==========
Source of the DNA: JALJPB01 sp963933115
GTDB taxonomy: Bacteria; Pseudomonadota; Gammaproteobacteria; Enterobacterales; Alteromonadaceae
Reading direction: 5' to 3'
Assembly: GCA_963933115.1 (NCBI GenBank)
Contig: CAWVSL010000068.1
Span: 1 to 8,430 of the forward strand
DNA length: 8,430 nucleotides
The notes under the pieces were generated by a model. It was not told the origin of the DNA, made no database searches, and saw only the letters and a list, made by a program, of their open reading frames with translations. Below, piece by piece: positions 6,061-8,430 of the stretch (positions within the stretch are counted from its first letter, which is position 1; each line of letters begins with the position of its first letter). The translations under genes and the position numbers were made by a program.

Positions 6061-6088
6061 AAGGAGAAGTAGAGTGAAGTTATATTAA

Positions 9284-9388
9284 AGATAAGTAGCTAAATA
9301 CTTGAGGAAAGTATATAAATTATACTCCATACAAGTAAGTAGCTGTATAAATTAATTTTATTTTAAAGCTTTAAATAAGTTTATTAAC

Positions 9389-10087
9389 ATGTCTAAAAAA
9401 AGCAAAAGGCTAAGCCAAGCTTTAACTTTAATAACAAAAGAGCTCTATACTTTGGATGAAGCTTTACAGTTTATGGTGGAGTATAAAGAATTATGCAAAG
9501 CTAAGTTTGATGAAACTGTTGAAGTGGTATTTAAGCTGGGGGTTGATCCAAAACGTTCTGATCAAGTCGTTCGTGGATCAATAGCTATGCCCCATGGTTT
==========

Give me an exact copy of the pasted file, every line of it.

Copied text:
Source of the DNA: JALJPB01 sp963933115
GTDB taxonomy: Bacteria; Pseudomonadota; Gammaproteobacteria; Enterobacterales; Alteromonadaceae
Reading direction: 5' to 3'
Assembly: GCA_963933115.1 (NCBI GenBank)
Contig: CAWVSL010000068.1
Span: 1 to 8,430 of the forward strand
DNA length: 8,430 nucleotides
The notes under the pieces were generated by a model. It was not told the origin of the DNA, made no database searches, and saw only the letters and a list, made by a program, of their open reading frames with translations. Below, piece by piece: positions 6,061-8,430 of the stretch (positions within the stretch are counted from its first letter, which is position 1; each line of letters begins with the position of its first letter). The translations under genes and the position numbers were made by a program.

Positions 6061-6088
6061 AAGGAGAAGTAGAGTGAAGTTATATTAA

Positions 9284-9388
9284 AGATAAGTAGCTAAATA
9301 CTTGAGGAAAGTATATAAATTATACTCCATACAAGTAAGTAGCTGTATAAATTAATTTTATTTTAAAGCTTTAAATAAGTTTATTAAC

Positions 9389-10087
9389 ATGTCTAAAAAA
9401 AGCAAAAGGCTAAGCCAAGCTTTAACTTTAATAACAAAAGAGCTCTATACTTTGGATGAAGCTTTACAGTTTATGGTGGAGTATAAAGAATTATGCAAAG
9501 CTAAGTTTGATGAAACTGTTGAAGTGGTATTTAAGCTGGGGGTTGATCCAAAACGTTCTGATCAAGTCGTTCGTGGATCAATAGCTATGCCCCATGGTTT